A similar study from the U.S. found that individuals in the highest quartile of eating ultra-processed food — stuff like sugar-sweetened or artificially sweetened beverages, sweetened milk, sausage, sweetened cereals, and desserts — had a risk of all-cause mortality that increased by 31 percent.  A much larger study of 44,500 participants from France also found higher mortality among those consuming ultra-processed foods, but interestingly also noted that these participants were more likely to be younger, live alone, to be physically inactive, have a lower income, a lower educational level, and a higher body mass index. It is important to remember that some of these lifestyle influences can also contribute to mortality.

So, which is cart, and which is horse? Do the lifestyle patterns contribute to eating junk food or does eating junk food impact lifestyle? Very likely both are operative and affect the development of cardiovascular and cerebrovascular diseases in this population.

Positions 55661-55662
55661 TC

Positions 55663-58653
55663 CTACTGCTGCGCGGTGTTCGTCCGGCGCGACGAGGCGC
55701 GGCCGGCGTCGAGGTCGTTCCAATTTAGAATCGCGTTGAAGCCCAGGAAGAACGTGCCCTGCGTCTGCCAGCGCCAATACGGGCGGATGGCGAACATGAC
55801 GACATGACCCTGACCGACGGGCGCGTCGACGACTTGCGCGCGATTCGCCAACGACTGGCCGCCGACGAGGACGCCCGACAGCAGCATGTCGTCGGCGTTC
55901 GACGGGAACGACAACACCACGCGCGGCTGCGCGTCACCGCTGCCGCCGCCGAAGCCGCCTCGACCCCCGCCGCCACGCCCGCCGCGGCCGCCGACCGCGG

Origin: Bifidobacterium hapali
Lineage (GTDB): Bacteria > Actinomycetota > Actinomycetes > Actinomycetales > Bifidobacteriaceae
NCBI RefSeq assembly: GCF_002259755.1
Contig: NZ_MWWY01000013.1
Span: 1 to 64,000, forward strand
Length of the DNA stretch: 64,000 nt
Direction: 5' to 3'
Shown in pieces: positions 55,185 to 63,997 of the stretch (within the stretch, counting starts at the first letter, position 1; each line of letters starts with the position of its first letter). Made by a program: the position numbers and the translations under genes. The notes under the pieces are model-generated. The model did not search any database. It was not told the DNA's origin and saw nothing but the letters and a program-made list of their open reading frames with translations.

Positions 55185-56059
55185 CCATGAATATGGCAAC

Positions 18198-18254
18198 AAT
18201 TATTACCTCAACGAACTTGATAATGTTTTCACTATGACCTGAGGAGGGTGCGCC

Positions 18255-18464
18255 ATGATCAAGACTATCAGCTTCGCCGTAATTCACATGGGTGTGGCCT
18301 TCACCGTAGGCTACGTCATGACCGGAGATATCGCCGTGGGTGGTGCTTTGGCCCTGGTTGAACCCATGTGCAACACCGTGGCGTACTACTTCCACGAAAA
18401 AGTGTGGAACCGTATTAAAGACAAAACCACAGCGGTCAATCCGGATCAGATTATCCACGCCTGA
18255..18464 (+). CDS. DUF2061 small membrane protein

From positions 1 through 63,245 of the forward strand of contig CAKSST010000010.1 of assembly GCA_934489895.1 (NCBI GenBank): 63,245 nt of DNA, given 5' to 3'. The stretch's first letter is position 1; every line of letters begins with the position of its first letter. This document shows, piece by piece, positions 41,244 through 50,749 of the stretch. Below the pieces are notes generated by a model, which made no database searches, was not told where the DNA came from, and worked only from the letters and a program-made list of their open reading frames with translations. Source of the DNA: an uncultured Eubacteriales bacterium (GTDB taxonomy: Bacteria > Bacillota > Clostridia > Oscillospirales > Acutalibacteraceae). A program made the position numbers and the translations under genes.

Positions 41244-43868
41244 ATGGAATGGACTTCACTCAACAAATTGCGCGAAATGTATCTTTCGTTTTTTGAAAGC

These epidemiological reports are observational, and direct causality cannot be firmly established. But if the mortality outcomes are not sufficiently convincing to eat a proper diet, how about gaining or losing weight? For this there exists “hard science.”

A trial of twenty inpatient adults randomized to consume ultra-processed versus unprocessed food, each for fourteen days, found that those eating ultra-processed food consumed more calories and gained about two pounds during that time period while those eating unprocessed food consumed fewer calories and lost about two pounds.

Like many of us, I’m a bit overweight and I don’t need much more convincing to limit my ultra-processed food intake than that outcome!

So, readers, eat well, exercise, stop smoking, keep your blood pressure and cholesterol under control, and enjoy good health.

But I still can taste that delicious hot dog!

Featured image: Shutterstock

Your Health Checkup: Breakfast, Diet, and Exercise

“Your Health Checkup” is our online column by Dr. Douglas Zipes, an internationally acclaimed cardiologist, professor, author, inventor, and authority on pacing and electrophysiology. Dr. Zipes is also a contributor to The Saturday Evening Post print magazine. Subscribe to receive thoughtful articles, new fiction, health and wellness advice, and gems from our archive.